The Fed, Elections and the Markets: Investors Beware
Policy + Politics

The Fed, Elections and the Markets: Investors Beware

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September was supposed to be a lousy month for stocks, but investors cast off their risk aversion like some ratty old coat after Fed Chairman Ben Bernanke made clear his willingness to rev up the printing presses again, and the odds improved for a wave election that would usher in a more pro-investment policy mix in Washington. Since the end of August, the S&P 500 has risen 10 percent.

Now, investors, many of whom have been on the sidelines since the stock market started rising in March 2009, are back with a vengeance. And why not? After all, the expectation is that the Fed will begin its second round of easing at its November 2-3 meeting, and markets have historically done well after midterm elections. The average gain in the S&P 500 in the 12 months following midterm elections since 1950 has been 17 percent.

Still, there’s reason to be wary when almost everyone seems bullish – and on the same side of the trade. Some veteran investors are beginning to warn that the time is ripe for a pullback, at least a temporary one.

Here are four scenarios, largely manufactured in our nation’s capital, which could spook the stock market before year end.

  • 1. A smaller-than-expected Republican win at the polls. If you look at InTrade as a barometer of election expectations, investors are betting on a 55-seat pickup in the House, which would be the biggest gain since 1948, leaving the House solidly in Republican control. Meanwhile, InTrade is predicting an eight-seat gain in the Senate, leaving Democrats with a razor-thin hold on power. But President Obama’s whirlwind campaigning has begun to shrink the enthusiasm gap between Democratic and Republican voters. If that trend continues, and the GOP pickup is significantly less than expected, that could sour investors’ moods.
  • 2. Lame duck gridlock. Even if the Republicans regain the House, the lame duck session could prove inconclusive on key issues of concern to investors, notably the extension of the Bush-era tax cuts. Remember, the lame duck session is made up of the current Congress plus a few new Senators. The most likely scenario is that the lame ducks will kick the can down the road with a temporary extension of the Bush tax cuts, at least for the middle class. But if they fail to extend lower tax rates for upper-income people, dividends and interest could roil the markets, at least in the short term.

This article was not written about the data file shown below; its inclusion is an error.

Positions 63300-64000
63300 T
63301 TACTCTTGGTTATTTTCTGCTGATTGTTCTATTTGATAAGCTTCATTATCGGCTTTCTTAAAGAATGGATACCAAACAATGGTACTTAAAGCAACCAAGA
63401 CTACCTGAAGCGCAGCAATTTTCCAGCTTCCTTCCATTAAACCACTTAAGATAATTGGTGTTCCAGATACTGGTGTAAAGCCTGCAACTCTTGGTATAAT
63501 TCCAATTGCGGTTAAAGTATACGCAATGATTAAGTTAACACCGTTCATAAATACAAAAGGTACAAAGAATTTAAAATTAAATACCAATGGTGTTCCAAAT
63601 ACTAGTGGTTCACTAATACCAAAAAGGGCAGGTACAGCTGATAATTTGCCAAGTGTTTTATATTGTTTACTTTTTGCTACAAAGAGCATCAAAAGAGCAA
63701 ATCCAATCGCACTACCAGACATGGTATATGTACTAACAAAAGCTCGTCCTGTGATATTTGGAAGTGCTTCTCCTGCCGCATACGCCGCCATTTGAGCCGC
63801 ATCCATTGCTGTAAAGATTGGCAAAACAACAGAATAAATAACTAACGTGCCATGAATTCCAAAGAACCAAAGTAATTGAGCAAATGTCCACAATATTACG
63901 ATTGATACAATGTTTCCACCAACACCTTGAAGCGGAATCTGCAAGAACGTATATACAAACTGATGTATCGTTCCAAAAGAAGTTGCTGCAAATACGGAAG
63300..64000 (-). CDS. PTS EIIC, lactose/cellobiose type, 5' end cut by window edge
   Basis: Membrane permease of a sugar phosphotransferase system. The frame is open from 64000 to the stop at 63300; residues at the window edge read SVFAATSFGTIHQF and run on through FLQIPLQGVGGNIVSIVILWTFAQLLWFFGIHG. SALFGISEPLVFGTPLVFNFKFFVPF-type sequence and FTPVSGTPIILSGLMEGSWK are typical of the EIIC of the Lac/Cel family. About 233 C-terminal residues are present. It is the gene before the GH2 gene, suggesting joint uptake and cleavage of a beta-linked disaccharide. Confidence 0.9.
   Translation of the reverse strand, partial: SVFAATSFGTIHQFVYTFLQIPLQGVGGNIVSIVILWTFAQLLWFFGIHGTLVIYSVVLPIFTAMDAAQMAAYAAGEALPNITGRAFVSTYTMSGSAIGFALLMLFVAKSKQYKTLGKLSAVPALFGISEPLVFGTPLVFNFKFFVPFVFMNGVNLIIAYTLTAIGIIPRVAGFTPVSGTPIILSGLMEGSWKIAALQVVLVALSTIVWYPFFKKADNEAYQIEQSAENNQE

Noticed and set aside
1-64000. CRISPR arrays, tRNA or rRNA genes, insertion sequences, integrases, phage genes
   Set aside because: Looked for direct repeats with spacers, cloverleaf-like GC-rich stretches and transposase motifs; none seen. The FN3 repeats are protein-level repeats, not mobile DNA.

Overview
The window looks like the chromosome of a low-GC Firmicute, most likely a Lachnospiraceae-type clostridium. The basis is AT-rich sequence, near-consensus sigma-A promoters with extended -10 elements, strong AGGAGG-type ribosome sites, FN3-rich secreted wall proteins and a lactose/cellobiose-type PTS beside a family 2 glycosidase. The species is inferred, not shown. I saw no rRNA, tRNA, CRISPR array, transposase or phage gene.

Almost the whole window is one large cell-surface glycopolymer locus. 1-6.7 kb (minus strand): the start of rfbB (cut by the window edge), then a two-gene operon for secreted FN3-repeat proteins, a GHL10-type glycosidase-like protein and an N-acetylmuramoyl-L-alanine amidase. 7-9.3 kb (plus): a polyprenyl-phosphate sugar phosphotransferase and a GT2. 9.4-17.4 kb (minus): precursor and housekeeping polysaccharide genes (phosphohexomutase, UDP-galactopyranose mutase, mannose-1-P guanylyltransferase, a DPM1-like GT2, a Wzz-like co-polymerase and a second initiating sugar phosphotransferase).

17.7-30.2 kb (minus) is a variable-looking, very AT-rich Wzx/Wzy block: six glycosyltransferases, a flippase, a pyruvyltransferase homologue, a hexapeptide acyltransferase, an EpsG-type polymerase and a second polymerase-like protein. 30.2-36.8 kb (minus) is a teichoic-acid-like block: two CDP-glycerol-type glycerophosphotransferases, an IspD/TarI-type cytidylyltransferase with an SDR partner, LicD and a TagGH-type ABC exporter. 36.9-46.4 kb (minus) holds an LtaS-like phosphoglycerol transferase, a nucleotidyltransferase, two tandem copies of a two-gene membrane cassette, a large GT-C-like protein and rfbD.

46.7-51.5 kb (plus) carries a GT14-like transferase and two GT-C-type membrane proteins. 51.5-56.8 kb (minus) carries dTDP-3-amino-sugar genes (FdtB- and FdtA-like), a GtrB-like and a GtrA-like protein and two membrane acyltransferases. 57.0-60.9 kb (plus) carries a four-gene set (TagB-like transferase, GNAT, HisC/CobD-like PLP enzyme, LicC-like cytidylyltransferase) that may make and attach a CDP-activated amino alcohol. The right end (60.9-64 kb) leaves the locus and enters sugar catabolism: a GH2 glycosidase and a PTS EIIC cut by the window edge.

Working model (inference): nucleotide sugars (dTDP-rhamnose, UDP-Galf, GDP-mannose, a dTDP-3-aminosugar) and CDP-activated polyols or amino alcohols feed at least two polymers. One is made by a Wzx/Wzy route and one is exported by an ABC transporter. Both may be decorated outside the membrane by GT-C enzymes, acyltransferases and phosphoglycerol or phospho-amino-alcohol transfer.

• 3. QE2. The widely held assumption is that the Fed will announce another round of quantitative easing at its November meeting. But despite that view, there are those at the Fed who question the wisdom of such a move as signs mount that the economy continues to recover. Among the dissenters: Kansas City Fed President Thomas Hoenig and Philadelphia Fed President Charles Plosser. That’s not to say the Fed won’t ease. Says Strategas analyst Jason DeSena Trennert, “At this point, the Fed almost can’t avoid additional quantitative easing – the only wiggle room left may simply be the size of the Fed’s purchases of Treasury securities.” The consensus now stands in the $500 billion to $1 trillion range of additional balance sheet expansion. But Trennert warns: “Anything less would represent a meaningful risk to the markets.”
  • 4. The dollar. Stocks have been moving in virtual lockstep with the dollar: As it goes down, they go up. And vice versa. The dollar rose last week for the first time in six weeks after Treasury Secretary Timothy Geithner told The Wall Street Journal that he believes major currencies are "roughly in alignment now," suggesting he sees no need for further drops in the dollar. The recent rise in the dollar is likely to be short-lived, given the Fed’s apparent commitment to print more money. But comments like Geithner’s – and further strengthening of the dollar – could yet unsettle U.S. equity markets.

All this doesn’t mean the bull market, such as it is, is over. The tailwinds are still in tact: loose money, a likely wave election and a recovering economy. But there could be some Washington-generated whiplash ahead.